The State also points out that Manwarren never requested his identification back so he could leave, and Rivers testified that he "absolutely" would have returned it with such a request. This fact might be important if Rivers had asked for Manwarren's permission to run the warrant check and told him that he was free to deny the request. Instead, Rivers simply retained the identification to run the warrant check without giving Manwarren any say in the matter. In this situation, no reasonable person would have felt free to leave or end the encounter without permission from the officer, and Manwarren would not have been expected to ask Rivers to return his identification.
Simply put, there was no justification for Rivers to run the warrant check as part of the welfare stop. Once Rivers determined that Manwarren was not in need of assistance, the welfare stop ended. By retaining Manwarren's identification and running a warrant check, the encounter became an investigatory detention even though Rivers had no reasonable and articulable suspicion that Manwarren was involved in any criminal activity. We agree with the district court that Rivers illegally detained Manwarren in violation of his constitutional rights when he retained the identification card to run a warrant check after it was clear to Rivers that Manwarren was not in need of any help.
DOES THE ATTENUATION DOCTRINE ALLOW THE ADMISSION OF THE EVIDENCE ?
Because Manwarren's detention was illegal, the next question is whether the evidence should be suppressed under the exclusionary rule. The exclusionary rule is a judicially created remedy that prohibits the introduction of evidence obtained in violation of a person's constitutional rights in order to deter future violations. State v. Baker , 306 Kan. 585, 590, 395 P.3d 422 (2017). But there are recognized exceptions to the exclusionary rule that allow the admission of evidence initially discovered in violation of a person's constitutional rights. One such exception is known as the attenuation doctrine.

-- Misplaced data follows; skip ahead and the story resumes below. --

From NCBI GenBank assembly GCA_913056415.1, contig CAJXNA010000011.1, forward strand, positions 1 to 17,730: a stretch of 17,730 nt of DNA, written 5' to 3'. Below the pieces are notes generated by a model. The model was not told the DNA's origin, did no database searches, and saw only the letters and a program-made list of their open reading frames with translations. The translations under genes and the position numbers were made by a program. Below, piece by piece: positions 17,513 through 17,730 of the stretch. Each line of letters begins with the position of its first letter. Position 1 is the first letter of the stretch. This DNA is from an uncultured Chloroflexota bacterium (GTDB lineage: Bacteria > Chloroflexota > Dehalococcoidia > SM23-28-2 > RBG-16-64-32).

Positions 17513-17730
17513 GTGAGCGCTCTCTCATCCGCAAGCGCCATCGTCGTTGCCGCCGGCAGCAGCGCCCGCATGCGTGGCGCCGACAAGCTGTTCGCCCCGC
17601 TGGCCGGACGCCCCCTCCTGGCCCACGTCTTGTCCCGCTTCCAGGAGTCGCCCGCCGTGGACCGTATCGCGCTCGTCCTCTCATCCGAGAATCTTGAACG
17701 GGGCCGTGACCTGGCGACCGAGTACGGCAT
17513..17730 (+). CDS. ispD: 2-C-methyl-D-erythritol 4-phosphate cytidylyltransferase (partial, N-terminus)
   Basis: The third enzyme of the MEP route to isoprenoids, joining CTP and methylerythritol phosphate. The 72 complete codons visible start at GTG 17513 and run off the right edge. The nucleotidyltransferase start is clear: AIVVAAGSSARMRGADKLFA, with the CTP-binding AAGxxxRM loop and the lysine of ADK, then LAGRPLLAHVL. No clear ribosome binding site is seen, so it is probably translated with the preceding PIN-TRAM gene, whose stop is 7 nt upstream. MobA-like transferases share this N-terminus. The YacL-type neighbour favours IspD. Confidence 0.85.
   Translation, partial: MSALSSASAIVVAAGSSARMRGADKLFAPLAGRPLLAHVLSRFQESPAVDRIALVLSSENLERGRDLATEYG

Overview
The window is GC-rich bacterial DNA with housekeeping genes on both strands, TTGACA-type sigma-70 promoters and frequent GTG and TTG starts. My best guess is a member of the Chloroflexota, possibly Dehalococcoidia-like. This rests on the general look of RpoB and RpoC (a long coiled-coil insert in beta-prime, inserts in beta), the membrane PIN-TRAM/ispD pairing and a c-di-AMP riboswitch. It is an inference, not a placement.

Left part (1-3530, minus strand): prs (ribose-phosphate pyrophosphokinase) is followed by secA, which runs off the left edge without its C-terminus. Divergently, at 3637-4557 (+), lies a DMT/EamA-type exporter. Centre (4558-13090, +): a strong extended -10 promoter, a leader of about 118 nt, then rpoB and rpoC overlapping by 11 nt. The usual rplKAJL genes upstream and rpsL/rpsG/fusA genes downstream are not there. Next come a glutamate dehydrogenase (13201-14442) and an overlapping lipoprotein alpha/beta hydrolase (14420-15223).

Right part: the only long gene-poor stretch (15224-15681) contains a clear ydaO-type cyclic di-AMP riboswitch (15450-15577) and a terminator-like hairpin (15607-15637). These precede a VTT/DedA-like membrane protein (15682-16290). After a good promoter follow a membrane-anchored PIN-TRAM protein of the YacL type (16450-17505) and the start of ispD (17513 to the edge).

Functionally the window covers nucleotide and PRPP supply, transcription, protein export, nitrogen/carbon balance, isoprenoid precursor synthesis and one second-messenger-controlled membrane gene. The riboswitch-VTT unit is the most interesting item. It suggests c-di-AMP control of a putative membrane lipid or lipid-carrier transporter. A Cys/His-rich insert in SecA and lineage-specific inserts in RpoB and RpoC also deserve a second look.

The United States Supreme Court recently explained the attenuation doctrine as follows: "Evidence is admissible when the connection between unconstitutional police conduct and the evidence is remote or has been interrupted by some intervening circumstance, so that ‘the interest protected by the constitutional guarantee that has been violated would not be served by suppression of the evidence obtained.’ [Citation omitted.]" Strieff , 136 S.Ct. at 2061. Stated differently, " ‘[u]nder the attenuation doctrine, courts have found that the poisonous taint of an unlawful search or seizure dissipates when the connection between the unlawful police conduct and the challenged evidence becomes attenuated.’ " State v. Moralez , 297 Kan. 397, 409, 300 P.3d 1090 (2013), abrogated by Utah v. Strieff , ––– U.S. ––––, 136 S.Ct. 2056, 195 L.Ed.2d 400 (2016).
We begin our analysis by addressing the Kansas Supreme Court's decision in Moralez , which arose from factual circumstances very similar to those in this case. Joseph Moralez' encounter with police began as a voluntary one, but officers obtained Moralez' identification card and, without reasonable suspicion of criminal activity, detained him while they checked for warrants. Upon discovery of an outstanding warrant for Moralez' arrest, officers arrested him and found drugs in his pocket. The State charged Moralez with felony possession of marijuana, and he moved to suppress the evidence. The district court denied the motion and a divided panel of this court affirmed. 297 Kan. at 400, 300 P.3d 1090.